On September 02, 2001, at 2:26 A.M., my son, Shawn McMillan, 26, was driven to the Helen Ellis Hospital in Tarpon Springs, FL, by Rita Nordmark and her intoxicated brother-in-law, Dan Nordmark, an off duty Corrections Officer. A bullet from the officer's gun had ripped through Shawn's brain. Officer Nordmark alleged the wound was self inflicted. The facts indicate otherwise.
Sgt. James Allen MacKenzie of the Tarpon Springs Police Department began his official Police Report with these words: "At 2:39 hours on September 2, 2001, I was called at my residence in reference to responding to a shooting at Helen Ellis ER with ‘Special Circumstances.’” "Special Circumstances" was the code used by Sgt. MacKenzie to identify the drunken owner of the gun as a fellow member of Law Enforcement.
When police realized the suspect was a cop, "Special Circumstances" apparently took precedence over the investigation and dictated the actions taken by the Tarpon Springs PD as they ignored routine police procedures; failed to conduct Gun Residue Tests; failed to administer alcohol or drug tests on Officer Nordmark, who was so intoxicated he could barely stand up; failed to question credible witnesses; and failed to pursue a single lead or to impound the car. Instead, they obtained peroxide from the hospital ER and instructed Rita Nordmark to begin cleaning out the blood (evidence) within two hours of the shooting. Although three police officers and the emergency room nurse searched the car for the missing weapon, no one could find it. It later mysteriously materialized on the back floorboards. Police declined to lift prints; instead, they obliterated them.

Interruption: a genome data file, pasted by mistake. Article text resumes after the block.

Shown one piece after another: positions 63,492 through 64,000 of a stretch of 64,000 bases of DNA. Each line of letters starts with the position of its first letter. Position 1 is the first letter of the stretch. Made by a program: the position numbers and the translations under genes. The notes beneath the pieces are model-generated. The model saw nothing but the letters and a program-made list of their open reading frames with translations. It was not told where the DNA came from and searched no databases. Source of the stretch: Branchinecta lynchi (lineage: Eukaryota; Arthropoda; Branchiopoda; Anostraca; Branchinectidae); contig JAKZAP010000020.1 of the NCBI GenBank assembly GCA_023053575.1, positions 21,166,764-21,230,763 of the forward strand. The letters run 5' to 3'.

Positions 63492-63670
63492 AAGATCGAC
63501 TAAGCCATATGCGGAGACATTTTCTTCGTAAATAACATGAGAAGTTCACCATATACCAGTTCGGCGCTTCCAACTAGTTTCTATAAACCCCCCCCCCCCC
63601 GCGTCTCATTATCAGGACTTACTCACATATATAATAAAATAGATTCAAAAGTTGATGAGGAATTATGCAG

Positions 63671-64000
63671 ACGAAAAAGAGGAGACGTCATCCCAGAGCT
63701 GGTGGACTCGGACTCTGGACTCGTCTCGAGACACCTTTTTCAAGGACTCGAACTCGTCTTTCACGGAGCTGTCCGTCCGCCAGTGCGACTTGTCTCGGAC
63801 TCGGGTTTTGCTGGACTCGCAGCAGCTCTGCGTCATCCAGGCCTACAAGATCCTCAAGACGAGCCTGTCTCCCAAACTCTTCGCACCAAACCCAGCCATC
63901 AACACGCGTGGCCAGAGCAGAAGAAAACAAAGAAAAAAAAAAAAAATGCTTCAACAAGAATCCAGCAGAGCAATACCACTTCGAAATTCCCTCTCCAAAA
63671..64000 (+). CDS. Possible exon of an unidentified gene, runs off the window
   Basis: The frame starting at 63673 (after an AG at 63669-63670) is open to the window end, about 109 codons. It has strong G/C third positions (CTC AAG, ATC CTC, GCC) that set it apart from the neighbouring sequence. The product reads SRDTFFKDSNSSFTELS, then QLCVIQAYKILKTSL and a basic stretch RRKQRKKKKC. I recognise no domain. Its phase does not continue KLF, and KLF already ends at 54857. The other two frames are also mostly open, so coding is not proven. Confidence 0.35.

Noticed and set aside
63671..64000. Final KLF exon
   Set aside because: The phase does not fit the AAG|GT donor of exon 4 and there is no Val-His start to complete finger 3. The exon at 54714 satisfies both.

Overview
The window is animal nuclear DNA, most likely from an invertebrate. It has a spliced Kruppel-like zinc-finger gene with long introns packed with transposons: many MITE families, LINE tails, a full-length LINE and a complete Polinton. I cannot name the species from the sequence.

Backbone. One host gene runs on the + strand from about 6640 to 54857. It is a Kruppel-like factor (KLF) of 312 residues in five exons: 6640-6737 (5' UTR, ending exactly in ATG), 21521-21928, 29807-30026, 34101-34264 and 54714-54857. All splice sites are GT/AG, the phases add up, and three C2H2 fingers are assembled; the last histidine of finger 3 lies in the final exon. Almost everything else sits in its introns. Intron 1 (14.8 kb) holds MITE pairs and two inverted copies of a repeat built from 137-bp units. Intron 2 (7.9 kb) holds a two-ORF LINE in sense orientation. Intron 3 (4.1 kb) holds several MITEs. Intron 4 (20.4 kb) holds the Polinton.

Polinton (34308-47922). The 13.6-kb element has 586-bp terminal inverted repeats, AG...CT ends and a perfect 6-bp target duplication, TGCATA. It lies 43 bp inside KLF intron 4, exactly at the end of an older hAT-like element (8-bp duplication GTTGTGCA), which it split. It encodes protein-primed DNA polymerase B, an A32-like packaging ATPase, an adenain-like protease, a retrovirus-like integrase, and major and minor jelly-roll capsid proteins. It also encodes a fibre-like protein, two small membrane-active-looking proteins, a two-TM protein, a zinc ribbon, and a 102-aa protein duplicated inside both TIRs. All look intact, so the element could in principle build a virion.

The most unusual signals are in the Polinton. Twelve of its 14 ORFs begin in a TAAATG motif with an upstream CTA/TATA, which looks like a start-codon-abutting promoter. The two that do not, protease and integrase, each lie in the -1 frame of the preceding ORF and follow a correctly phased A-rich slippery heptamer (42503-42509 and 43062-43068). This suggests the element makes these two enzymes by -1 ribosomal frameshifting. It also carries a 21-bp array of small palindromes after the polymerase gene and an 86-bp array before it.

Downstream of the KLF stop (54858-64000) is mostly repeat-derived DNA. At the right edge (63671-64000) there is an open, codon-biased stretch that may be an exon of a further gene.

Tarpon Springs police began conferring with the Medical Examiner's office about the shooting even before Shawn died. The ME, Charles Siebert, Jr., (the same medical examiner who sided with police in the notorious Florida Boot Camp Case), immediately concluded the manner of death was suicide, although there was no evidence to support that determination.
Several experts have disputed that ruling. Crime Laboratory Analyst Supervisor, L. Parker reported that a determination as to whether the gunshot wound was or was not self inflicted could not be made from Shawn's clothing and other items; Forensic Expert, T.A. LaVoy, who worked for many years with the FDLE, stated that Dr. Siebert's conclusion of suicide was not valid. Stuart James, another well known Forensics expert, also found the determination of suicide invalid, and the Former Deputy Commissioner of the FDLE has continued to maintain his belief that Shawn's death was not suicide.